Posted by: towmasters | July 12, 2009

UNCHAINED?: Check Your Tow Rig And Stay Attached To Your Barge.

Diamond Dave, Eddie, Alex and Mike were unchained in Oakland back in ’81, and they were bad-ass, but that just ain’t too cool when it comes to towing barges around. So, just as with your tow wire, you must regularly inspect any stud-link chain that is a part of your towing assembly (or towline, as it is referred to in the regulations). And, for that matter, any bridles, pennants/pendants, shock lines, surge chains, tow(ing) plates, thimbles, shackles, detachable links, open/end links, swivels, chocks and pad eyes. In short, everything that bears a load or is in any way a part of the connection between tug and tow when towing astern. Just because a particular item isn’t a part of the tug’s equipment doesn’t mean you aren’t responsible for it if it fails and a worst-case scenario ensues. Key word: must. At a minimum, monthly inspections have to be done. Refer to 33 CFR § 164.74(a)(3)(iii) if you doubt this.

So where do you find out what the deal is with chain? Once again we go to the U.S. Navy Towing Manual, aka the TOWMAN, for the information we need. Appendix D – Chains & Safety Shackles is where to find all things chain, including the inspection parameters. Sections D-8 (Inspection), D-9 (Types of Wear), and D-10 (Special Precautions), which are on pages D-3 through 5, cover it but the entire appendix is only six pages long so print the whole thing and put it in your tow wire log behind Appendix B (which covers wire inspection). The Baldt Anchor & Chain Co., of Chester, Pa., also has some excellent information available for download, including this slideshow about how their stud-link chain is made. The history of anchor chain is quite interesting in its own right.

And what are you supposed to be looking for? Bent, cracked, corroded, damaged, elongated or worn links, and links with loose or missing studs. Same for the rest of the hardware. So break out the tape measure and the vernier calipers again…..

Any of the following conditions are grounds for getting rid of a particular chain link, section of chain, or other hardware.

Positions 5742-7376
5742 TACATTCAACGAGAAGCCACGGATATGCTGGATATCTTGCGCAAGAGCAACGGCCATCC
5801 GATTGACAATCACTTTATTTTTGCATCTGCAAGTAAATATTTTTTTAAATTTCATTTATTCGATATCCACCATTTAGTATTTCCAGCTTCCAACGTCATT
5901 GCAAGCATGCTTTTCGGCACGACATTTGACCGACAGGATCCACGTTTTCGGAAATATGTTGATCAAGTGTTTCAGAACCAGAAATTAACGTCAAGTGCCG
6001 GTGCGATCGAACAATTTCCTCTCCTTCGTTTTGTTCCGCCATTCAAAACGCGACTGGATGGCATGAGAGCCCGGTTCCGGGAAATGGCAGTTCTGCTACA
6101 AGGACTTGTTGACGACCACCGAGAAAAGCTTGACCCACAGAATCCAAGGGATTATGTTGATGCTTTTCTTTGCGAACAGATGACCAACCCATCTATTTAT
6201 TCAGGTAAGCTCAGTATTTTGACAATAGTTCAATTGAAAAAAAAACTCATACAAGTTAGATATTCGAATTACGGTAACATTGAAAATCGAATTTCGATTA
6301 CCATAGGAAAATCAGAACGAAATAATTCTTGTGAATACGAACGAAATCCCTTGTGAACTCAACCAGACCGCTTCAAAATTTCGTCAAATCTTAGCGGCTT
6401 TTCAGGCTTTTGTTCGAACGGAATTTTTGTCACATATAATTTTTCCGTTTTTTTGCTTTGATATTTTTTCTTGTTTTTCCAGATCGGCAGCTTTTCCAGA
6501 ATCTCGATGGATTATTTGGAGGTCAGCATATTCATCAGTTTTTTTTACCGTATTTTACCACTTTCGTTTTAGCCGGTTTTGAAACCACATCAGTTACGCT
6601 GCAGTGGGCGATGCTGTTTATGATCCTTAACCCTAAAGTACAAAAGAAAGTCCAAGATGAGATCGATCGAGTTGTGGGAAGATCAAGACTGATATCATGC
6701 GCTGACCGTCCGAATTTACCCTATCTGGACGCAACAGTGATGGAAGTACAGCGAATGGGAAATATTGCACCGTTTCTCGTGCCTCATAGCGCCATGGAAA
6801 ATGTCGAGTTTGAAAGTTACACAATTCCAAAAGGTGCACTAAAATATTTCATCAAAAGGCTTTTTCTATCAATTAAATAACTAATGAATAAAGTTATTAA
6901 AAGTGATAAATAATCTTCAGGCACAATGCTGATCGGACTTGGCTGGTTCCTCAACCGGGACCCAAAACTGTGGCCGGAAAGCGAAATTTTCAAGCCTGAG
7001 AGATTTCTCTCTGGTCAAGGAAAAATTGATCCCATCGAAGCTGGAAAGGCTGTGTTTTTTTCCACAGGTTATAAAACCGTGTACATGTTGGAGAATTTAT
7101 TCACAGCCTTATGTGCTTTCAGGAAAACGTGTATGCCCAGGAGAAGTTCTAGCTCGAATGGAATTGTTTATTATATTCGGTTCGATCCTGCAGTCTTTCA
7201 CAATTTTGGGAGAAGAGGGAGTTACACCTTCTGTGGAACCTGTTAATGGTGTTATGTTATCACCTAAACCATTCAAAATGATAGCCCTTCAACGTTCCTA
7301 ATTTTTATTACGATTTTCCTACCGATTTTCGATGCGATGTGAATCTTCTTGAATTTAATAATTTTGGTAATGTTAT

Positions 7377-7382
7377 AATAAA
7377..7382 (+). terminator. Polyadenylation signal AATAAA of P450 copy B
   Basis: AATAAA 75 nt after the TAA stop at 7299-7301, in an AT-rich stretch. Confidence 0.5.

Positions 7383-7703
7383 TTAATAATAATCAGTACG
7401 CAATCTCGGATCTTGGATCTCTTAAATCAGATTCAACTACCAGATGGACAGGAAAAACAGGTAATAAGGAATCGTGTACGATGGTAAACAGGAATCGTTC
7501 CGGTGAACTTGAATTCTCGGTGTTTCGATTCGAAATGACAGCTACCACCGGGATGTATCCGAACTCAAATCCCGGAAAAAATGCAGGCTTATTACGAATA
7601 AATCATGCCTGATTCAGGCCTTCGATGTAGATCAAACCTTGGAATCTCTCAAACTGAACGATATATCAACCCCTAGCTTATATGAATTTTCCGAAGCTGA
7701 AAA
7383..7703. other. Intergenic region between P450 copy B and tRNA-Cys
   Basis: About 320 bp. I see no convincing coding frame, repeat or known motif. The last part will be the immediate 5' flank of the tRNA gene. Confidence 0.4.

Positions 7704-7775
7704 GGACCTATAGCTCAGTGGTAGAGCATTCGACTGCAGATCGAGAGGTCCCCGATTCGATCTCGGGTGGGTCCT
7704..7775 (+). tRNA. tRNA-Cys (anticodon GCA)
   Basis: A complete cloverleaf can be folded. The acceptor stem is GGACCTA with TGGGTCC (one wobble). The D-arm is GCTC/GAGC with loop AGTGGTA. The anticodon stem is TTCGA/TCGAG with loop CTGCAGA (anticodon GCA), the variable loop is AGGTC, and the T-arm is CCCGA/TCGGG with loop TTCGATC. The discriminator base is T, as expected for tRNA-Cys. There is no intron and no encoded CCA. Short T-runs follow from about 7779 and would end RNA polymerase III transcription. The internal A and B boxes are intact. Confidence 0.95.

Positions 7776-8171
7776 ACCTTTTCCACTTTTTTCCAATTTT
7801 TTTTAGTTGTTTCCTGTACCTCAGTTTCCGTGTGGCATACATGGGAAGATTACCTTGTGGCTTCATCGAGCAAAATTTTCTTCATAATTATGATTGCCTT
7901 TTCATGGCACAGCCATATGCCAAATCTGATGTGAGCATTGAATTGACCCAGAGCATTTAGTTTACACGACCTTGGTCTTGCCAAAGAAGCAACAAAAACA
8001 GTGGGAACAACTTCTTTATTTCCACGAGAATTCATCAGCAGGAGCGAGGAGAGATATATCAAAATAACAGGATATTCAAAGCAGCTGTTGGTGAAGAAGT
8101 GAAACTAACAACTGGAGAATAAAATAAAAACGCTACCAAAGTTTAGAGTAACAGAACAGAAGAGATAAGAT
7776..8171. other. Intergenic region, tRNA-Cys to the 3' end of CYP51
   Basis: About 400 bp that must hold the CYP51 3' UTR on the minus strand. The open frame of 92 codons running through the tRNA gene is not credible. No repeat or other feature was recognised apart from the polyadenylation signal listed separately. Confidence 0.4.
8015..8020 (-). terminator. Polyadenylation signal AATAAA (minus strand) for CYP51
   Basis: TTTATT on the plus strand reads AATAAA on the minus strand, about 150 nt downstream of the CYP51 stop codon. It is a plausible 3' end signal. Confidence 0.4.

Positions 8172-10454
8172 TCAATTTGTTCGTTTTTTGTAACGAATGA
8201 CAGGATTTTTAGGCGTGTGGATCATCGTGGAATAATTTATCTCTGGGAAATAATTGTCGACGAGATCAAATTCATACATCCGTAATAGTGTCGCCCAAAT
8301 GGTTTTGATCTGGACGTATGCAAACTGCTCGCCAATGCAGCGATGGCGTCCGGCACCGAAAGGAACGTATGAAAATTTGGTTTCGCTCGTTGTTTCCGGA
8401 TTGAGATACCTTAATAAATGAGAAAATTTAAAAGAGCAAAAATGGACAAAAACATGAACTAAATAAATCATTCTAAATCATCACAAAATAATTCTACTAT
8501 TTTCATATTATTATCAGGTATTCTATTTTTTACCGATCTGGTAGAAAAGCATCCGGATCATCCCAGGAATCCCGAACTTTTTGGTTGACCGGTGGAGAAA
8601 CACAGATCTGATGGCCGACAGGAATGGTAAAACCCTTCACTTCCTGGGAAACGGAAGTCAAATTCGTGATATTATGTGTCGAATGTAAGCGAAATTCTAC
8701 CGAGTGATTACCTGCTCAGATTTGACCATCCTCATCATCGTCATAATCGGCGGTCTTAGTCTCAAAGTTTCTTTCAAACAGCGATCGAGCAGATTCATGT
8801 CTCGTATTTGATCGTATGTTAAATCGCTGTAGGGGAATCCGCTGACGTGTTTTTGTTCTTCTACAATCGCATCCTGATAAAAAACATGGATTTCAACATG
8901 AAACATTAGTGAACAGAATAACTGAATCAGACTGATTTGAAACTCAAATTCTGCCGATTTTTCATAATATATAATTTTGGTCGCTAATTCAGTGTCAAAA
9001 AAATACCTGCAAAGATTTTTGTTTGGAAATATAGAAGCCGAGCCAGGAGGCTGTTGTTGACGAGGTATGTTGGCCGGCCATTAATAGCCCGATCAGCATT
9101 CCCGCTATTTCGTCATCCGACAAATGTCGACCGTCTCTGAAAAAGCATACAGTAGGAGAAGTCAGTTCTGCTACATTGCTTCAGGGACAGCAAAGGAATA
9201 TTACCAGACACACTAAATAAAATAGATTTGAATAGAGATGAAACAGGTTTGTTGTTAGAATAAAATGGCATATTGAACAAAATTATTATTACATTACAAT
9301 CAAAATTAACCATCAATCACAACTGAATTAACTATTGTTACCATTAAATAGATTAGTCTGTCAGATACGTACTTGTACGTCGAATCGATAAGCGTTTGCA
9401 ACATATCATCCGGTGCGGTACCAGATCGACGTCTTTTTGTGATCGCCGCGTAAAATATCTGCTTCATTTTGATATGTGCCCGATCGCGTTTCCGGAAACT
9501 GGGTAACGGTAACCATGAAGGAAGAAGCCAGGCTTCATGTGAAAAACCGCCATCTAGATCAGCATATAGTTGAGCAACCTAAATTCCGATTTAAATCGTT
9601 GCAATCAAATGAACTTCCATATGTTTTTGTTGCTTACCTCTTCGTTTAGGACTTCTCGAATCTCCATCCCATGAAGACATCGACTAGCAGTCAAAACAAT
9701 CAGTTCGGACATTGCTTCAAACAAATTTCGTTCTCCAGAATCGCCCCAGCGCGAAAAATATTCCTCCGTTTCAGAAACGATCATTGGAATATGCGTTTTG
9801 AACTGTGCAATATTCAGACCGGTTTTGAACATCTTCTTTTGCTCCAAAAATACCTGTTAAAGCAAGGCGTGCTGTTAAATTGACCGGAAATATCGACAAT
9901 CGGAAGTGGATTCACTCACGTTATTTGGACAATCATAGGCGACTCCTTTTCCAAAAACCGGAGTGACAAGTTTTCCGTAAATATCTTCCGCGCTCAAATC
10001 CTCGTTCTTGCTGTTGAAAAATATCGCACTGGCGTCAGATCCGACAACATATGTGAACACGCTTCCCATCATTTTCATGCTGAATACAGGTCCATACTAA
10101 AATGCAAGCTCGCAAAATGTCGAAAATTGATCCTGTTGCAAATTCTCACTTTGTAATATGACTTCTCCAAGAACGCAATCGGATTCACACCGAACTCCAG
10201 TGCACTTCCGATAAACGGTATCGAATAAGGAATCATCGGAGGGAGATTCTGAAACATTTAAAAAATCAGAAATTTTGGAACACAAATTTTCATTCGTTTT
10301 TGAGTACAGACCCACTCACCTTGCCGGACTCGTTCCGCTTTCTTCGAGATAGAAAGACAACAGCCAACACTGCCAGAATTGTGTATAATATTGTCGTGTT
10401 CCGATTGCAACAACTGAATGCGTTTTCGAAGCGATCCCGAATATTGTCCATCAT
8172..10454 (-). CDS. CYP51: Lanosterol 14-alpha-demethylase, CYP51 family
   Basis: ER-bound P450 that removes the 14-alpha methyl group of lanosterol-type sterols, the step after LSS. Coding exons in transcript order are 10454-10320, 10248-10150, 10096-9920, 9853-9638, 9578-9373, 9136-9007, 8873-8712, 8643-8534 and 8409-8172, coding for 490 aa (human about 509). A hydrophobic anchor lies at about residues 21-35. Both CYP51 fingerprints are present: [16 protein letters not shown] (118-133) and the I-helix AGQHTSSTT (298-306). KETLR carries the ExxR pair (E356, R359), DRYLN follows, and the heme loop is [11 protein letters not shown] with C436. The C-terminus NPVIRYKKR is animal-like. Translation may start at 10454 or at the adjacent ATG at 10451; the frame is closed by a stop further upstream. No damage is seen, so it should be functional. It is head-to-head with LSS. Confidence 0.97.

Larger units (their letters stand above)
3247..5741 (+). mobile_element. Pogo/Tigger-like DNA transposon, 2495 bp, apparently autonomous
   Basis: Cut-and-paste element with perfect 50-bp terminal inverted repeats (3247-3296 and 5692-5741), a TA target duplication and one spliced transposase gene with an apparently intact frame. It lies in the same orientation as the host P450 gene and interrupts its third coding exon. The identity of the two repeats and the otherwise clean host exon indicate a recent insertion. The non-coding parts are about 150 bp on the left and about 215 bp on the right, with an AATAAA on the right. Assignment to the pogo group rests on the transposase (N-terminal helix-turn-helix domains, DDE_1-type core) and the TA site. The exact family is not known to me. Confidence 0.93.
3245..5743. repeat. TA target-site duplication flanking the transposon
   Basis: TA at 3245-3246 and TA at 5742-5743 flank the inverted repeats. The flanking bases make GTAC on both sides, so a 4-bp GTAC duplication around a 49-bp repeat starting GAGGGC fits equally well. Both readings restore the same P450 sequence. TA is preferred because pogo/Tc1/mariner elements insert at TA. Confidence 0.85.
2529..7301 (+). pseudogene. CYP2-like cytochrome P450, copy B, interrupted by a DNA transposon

• Length of individual link exceeds 6.15 x the nominal chain diameter.
  • Length over 6 links exceeds 26.65 x the nominal chain diameter.
  • 3 degrees or more of out-of-plane bending.
  • Average of the 2 measured diameters at any point less than 95% of nominal or a diameter in any direction less than 90% of nominal.
  • Missing the stud.
  • Crack at the toe of the stud weld extending into the base material.
  • Excessively loose stud. Consider discarding if: 1. the stud can move more than 1/8-inch (0.125″) axially (lengthwise) or 3/16-inch (0.1875″) laterally in any direction, or 2. a gap of more than 1/8-inch (0.125″) exists between the stud end in a link with a stud welded only on one end. Note: feeler gauges work well for making these measurements.
  • Surface cracks or sharp gouges: attempt to eliminate by light grinding. Discard if the diameter is reduced to less than 90% of nominal after grinding.
  • Cracks detected by magnetic particle inspection in the internal locking area of a detachable link.
  • External surface defects in detachable links: attempt to eliminate by light grinding. Discard if the diameter is reduced to less than 92% of nominal.
  • Excessive wear or deep surface cracks on shackles, open links or swivels: attempt to eliminate by light grinding. Discard if the cross-section area, diameter or critical thickness in any direction is reduced to less than 90% of nominal by wear or grinding.

Chain, if it’s kept off the bottom, will normally wear primarily in the grip area. This is where adjacent links make contact with one another or a connector. Another place to check carefully is where the chain contacts the inside of closed chocks or other fairleads. Don’t forget to look where the detachable links or shackles connect to the towing (fish) plate.

You’ll need the spec/certification sheets for all of this stuff, or measure it yourself when it’s new, so you can have an accurate baseline for your calculations. Without it you’re just guessing. Also, and particularly with chain, there is a tendency towards the if-it-ain’t-broke-don’t-fix-it (or even look at it) mentality. That is why these inspections are mandatory, not optional or discretionary. Historically, inspections left to whim or chance often don’t get done.

I’ll quote directly from the Special Precautions section: “Because chain is generally the most rugged component of the towline system, there is a tendency to become overconfident in its capability and somewhat less rigorous in inspection. Avoid overconfidence when using chain.” That sums it up quite nicely. I would, however, broaden the application of this principle somewhat: avoid overconfidence, generally.

See last month’s WIRED post for wire rope inspection and replacement guidelines.

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Responses

  1. […] are and the specific procedures for checking them please consult the previous posts Wired and Unchained, which are derived from the U.S. Navy Towing Manual. Also see When The Wire Breaks! for information […]


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